Monday, June 7, 2010

While haunting garage sales a few years ago, I came across a 1955 edition of The Bride’s Book of Etiquette and purchased it on the spot, thinking that there would be some kitschy, old-fashioned hilarity regarding the rules and regulations of putting on a mid-century wedding. Turns out that most of the old guidelines still apply, although today’s bride has the luxury of more freedom of choice where attire, bridesmaid’s duties, what to register for and location are concerned.

In the front of this book is written in cursive, “Mrs. Helen Langford, mother of the bride”. As I leafed through the musty pages, several hand-written “to-do” lists fluttered out, presumably not seen since the 1950s. Helen had studied this book and made lists of that which was of most importance on her daughter’s wedding day. I smiled to think of Helen arriving at the wedding rehearsal, book in hand, ready to direct bridesmaid traffic, answer questions about who gets the front pews and which side the corsages are pinned on (all of which are underlined in the book).

Regarding the processional, Helen underlined in blue pen, highlighted in yellow crayon, dog-eared the page and put a paperclip at the top to denote this sentence:
“It is always correct to have the mother of the bride escorted to her pew a minute before the ceremony begins.”
In the margin she wrote, “Ask Tad to not wear that cologne.”
That cologne. I can only imagine what Tad was splashing on in those days, but whatever it was, Helen was going to make absolutely certain that he was not going to wear it THAT day.

The next chapter that was marked, underlined and paper clipped contained the following statements:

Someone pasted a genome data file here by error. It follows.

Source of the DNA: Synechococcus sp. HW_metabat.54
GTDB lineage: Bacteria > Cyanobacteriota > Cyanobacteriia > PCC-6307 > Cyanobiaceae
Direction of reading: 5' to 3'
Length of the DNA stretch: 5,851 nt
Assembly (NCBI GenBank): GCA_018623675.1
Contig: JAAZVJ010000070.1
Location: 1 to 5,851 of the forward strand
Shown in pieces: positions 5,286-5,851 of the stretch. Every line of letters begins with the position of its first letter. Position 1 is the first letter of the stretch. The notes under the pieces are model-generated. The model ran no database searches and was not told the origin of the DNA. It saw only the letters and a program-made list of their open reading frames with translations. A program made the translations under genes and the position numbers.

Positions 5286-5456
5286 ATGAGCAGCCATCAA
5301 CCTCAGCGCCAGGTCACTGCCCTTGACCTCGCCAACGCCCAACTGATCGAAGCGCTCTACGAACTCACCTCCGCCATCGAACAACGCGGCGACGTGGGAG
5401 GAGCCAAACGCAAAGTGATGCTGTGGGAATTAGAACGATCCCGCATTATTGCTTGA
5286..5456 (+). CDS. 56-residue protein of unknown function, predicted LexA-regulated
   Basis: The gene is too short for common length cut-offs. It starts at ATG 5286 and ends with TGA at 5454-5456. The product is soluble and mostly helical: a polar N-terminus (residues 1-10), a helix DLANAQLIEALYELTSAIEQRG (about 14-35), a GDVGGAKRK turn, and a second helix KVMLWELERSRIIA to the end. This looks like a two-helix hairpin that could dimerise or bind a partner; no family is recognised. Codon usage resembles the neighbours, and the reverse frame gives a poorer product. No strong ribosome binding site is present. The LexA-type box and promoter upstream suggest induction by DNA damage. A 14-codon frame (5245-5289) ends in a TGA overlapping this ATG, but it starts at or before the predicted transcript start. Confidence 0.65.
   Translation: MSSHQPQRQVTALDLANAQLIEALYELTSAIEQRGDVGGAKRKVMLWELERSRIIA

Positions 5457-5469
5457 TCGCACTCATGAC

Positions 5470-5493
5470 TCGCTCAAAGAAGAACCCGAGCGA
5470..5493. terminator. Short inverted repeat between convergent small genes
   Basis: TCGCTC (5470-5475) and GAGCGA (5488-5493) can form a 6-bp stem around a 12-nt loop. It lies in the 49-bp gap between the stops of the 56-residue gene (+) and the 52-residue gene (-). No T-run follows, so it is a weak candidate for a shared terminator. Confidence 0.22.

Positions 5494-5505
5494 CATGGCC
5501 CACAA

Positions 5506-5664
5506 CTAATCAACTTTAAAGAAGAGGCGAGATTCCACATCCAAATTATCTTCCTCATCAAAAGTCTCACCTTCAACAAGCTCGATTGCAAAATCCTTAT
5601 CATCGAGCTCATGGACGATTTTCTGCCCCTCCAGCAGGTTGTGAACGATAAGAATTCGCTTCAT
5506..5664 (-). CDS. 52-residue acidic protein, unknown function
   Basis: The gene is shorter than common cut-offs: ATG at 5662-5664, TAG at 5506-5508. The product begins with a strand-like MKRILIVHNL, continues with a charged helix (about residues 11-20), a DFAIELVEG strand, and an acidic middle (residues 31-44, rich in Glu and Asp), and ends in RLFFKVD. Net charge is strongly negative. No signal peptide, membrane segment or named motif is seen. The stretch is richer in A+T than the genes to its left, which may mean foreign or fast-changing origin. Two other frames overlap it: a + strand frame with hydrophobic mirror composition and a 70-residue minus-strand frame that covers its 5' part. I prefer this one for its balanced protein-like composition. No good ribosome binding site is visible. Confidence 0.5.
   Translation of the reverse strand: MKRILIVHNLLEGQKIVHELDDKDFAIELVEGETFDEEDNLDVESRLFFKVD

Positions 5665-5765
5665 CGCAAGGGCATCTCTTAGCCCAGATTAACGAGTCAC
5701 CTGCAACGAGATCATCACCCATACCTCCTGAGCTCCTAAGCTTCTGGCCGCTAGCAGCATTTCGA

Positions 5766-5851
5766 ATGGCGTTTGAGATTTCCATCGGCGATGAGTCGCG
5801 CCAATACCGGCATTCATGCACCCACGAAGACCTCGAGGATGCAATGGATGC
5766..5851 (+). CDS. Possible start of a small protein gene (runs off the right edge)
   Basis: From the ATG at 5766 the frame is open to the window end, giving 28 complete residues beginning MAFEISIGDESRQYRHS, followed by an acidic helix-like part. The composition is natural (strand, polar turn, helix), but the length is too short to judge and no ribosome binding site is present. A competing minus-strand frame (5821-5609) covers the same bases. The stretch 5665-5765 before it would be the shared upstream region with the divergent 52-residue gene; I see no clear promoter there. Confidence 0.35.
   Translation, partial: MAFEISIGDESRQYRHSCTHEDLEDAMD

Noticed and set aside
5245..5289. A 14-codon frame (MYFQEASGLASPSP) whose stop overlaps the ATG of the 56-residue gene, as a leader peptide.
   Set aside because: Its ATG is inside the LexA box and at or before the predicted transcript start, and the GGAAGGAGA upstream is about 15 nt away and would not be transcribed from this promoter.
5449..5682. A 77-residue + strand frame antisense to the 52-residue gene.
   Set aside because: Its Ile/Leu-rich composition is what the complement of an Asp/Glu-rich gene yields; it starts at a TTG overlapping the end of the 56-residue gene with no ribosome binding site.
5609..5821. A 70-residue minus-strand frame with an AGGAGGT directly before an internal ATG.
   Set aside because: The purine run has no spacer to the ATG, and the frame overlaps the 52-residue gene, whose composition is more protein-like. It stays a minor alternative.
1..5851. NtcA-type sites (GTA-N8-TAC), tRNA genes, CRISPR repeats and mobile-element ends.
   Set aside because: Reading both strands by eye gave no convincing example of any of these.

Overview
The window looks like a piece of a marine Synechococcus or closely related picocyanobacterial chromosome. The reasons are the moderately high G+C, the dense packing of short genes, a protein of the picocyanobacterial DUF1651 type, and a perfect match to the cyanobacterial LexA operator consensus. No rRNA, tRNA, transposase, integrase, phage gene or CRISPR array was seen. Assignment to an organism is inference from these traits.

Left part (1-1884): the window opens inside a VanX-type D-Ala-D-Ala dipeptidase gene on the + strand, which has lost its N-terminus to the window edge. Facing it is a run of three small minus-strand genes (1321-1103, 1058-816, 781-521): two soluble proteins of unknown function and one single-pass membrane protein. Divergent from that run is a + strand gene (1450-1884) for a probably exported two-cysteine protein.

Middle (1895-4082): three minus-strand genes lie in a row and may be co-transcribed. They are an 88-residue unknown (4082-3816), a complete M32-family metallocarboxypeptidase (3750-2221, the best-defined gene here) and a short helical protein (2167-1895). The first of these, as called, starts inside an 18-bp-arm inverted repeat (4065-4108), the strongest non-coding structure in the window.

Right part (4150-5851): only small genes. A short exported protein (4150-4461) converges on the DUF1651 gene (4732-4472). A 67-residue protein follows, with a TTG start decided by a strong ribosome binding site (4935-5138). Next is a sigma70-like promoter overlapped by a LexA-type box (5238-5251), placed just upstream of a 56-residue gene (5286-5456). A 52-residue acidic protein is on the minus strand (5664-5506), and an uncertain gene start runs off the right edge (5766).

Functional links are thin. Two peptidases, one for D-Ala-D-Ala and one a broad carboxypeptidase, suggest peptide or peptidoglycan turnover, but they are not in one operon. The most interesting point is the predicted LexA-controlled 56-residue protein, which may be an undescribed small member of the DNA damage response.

“The Bride’s mother is the official hostess for her daughter’s wedding, the diplomat without portfolio for her family. She is the hub around which all wedding festivities revolve.
Once the type of wedding is determined, the Bride’s mother should conform to the conventions of dress indicated, but, more than this, she will aim to look her very best. Her poise and her grace set the mood for the whole wedding.”

Gulp. Really?

Suddenly I am expected to be a diplomatic hub in pantyhose, officially hostessing the entire event! I suppose I had an inkling of this somewhere in the back of my mind, but here it is in published print. This tid-bit of information obviously struck a chord with Helen as well because in the margin she wrote in a heavy hand, “Call Louise!!!”

Since five decades have passed, I cannot call Louise, so I will have to be satisfied with searching the Internet for ways to look my very best.
My dream of wearing pajama pants, men’s wool socks and a caftan to my daughter’s wedding is dying a slow and laborious death.

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